- to move or swing to and fro, as something fixed at one end or resting on a support.
- to move or incline to one side or in a particular direction.
- to incline in opinion, sympathy, tendency, etc.: She swayed toward conservatism.
- to fluctuate or vacillate, as in opinion: His ideas swayed this way and that.
- to wield power; exercise rule.
- to cause to move to and fro or to incline from side to side.
- to cause to move to one side or in a particular direction.
- Nautical. to hoist or raise (a yard, topmast, or the like) (usually followed by up).
- to cause to fluctuate or vacillate.
- to cause (the mind, emotions, etc., or a person) to incline or turn in a specified way; influence.
- to cause to swerve, as from a purpose or a course of action: He swayed them from their plan.
- to dominate; direct.
- to wield, as a weapon or scepter.
- to rule; govern.
- the act of swaying; swaying movement.
- rule; dominion: He held all Asia in his sway.
- dominating power or influence: Many voters were under his sway.
Origin of sway
SynonymsSee more synonyms on Thesaurus.com
Examples from the Web for sway
Many millions have been spent on television ads in North Carolina, as groups on the right and left try to sway the electorate.Why Voters Are So Totally Checked Out
October 22, 2014
None of these studies, campaigns, or assertions should be enough to sway public opinion towards or against pot.Another Hazy Week For Weed
September 1, 2014
You have to sway from one foot to another to keep them from staking their claim.Whatever You Do Someone Will Die. A Short Story About Impossible Choices in Iraq
Nathan Bradley Bethea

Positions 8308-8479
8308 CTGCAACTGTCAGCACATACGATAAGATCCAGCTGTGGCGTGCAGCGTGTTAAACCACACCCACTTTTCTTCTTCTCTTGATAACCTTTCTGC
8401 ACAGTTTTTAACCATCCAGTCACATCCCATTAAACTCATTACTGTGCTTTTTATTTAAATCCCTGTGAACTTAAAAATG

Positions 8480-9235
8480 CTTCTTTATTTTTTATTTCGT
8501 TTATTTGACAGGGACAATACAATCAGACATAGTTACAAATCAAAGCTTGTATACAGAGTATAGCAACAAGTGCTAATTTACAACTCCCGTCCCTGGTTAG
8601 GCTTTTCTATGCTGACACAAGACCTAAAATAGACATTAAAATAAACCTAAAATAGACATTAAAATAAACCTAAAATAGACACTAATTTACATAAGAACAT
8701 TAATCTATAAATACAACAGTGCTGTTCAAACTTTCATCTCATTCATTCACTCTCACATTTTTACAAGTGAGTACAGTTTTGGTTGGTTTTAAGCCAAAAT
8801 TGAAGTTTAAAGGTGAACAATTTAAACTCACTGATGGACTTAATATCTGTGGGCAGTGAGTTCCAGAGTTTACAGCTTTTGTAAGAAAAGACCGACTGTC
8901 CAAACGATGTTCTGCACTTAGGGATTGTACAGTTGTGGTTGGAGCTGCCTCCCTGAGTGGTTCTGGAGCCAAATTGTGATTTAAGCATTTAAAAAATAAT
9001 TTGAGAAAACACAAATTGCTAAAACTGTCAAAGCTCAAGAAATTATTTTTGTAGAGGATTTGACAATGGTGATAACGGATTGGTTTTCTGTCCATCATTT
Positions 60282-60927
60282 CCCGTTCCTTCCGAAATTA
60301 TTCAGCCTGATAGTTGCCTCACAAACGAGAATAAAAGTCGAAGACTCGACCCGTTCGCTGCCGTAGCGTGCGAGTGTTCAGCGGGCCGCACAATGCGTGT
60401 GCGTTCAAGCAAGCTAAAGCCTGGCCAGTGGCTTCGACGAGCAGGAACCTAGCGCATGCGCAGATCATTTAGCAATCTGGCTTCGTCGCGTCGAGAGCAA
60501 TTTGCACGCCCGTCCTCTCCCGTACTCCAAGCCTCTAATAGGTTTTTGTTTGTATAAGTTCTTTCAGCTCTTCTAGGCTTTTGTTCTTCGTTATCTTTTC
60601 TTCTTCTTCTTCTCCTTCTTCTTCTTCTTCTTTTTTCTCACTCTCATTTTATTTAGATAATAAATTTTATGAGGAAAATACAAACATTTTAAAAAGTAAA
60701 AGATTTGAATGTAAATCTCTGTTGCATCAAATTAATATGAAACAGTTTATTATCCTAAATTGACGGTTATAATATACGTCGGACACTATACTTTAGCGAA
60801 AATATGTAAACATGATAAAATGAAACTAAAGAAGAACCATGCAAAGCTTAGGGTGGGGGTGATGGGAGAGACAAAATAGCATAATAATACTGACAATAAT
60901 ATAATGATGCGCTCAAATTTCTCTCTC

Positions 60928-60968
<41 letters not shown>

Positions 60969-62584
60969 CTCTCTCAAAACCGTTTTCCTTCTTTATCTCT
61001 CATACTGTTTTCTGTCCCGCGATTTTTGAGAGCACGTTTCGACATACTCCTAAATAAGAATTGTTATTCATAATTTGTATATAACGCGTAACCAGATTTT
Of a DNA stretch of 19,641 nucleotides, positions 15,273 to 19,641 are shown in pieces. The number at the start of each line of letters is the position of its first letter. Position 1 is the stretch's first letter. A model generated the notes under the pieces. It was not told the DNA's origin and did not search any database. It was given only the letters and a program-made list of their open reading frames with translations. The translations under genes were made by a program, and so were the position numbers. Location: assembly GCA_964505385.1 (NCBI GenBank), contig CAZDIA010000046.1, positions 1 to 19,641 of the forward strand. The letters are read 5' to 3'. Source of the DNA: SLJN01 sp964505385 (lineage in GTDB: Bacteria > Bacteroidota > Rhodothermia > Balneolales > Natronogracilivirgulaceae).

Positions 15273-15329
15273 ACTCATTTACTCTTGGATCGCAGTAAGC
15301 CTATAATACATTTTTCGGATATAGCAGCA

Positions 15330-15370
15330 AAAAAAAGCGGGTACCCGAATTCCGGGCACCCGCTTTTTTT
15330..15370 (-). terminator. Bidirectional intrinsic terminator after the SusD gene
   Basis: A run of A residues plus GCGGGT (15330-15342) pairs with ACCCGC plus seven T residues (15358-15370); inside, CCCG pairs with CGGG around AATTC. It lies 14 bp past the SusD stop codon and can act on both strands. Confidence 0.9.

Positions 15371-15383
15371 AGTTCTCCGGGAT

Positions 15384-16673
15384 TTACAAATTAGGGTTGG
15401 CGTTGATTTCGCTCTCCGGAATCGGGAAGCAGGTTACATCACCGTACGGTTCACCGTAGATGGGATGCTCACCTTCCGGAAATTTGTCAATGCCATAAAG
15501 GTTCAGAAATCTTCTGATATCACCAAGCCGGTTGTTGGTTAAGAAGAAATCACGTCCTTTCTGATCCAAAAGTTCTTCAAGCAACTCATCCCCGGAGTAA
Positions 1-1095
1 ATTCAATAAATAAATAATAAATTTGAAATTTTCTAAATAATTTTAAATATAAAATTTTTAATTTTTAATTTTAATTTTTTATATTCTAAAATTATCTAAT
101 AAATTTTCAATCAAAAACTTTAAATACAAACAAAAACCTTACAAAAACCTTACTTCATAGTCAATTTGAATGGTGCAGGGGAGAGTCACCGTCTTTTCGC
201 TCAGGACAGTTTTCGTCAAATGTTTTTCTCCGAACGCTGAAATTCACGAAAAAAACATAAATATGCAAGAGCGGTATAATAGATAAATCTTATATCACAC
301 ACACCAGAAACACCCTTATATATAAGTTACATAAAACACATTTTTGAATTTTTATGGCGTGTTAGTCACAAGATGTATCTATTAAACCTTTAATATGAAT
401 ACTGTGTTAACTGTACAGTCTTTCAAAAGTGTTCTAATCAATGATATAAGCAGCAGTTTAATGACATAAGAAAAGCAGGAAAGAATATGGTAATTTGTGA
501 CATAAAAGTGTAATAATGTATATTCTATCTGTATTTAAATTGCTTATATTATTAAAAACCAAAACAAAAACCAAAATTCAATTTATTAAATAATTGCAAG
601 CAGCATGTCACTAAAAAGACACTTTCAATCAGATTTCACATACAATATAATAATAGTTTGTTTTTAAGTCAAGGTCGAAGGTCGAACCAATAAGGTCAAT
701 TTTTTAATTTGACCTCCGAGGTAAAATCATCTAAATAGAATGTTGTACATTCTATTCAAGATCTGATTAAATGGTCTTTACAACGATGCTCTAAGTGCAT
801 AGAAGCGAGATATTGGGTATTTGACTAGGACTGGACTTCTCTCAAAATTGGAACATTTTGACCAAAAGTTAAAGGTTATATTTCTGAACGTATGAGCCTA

August 31, 2014
He even set the mic down before his time was up, he only finished after being coaxed back onto the stage by Sway.America’s Poets: Battle Rap Gets Real
July 15, 2014
It may mean celebrities are so numerous they constitute a voting bloc that could sway state and federal elections.Welcome to Showbiz Sharia Law
P. J. O’Rourke
May 4, 2014
Kirkwood rose, balancing himself against the leap and sway of the boat.The Black Bag
Louis Joseph Vance
From them dates the sway of Aristotle throughout the middle ages.Initiation into Philosophy
I want to be able to go to her, knowing that no other woman can sway me from her for a second.Changing Winds
St. John G. Ervine
But the whole strength and sway of their king is derived from the authority of the Romans.Tacitus on Germany
But the Field of poppies and daisies begins to sway as under a gale.The Book of Khalid
- (usually intr) to swing or cause to swing to and fro
- (usually intr) to lean or incline or cause to lean or incline to one side or in different directions in turn
- (usually intr) to vacillate or cause to vacillate between two or more opinions
- to be influenced or swerve or influence or cause to swerve to or from a purpose or opinion
- (tr) nautical to hoist (a yard, mast, or other spar)
- archaic, or poetic to rule or wield power (over)
- (tr) archaic to wield (a weapon)
- control; power
- a swinging or leaning movement
- archaic dominion; governing authority
- hold sway to be master; reign
Word Origin and History for sway
c.1300, "to go, glide, move," probably from Old Norse sveigja "to bend, swing, give way," from Proto-Germanic *swaigijanan and related to swag (v.) and swing. The sense of "swing, wave, waver" is first recorded c.1500. Related: Swayed; swaying. The noun meaning "controlling influence" (to be under the sway of) is 1510s, from a transitive sense of the verb in Dutch and other languages. The verb in this sense is recorded in English from 1590s.
Idioms and Phrases with sway
see hold sway.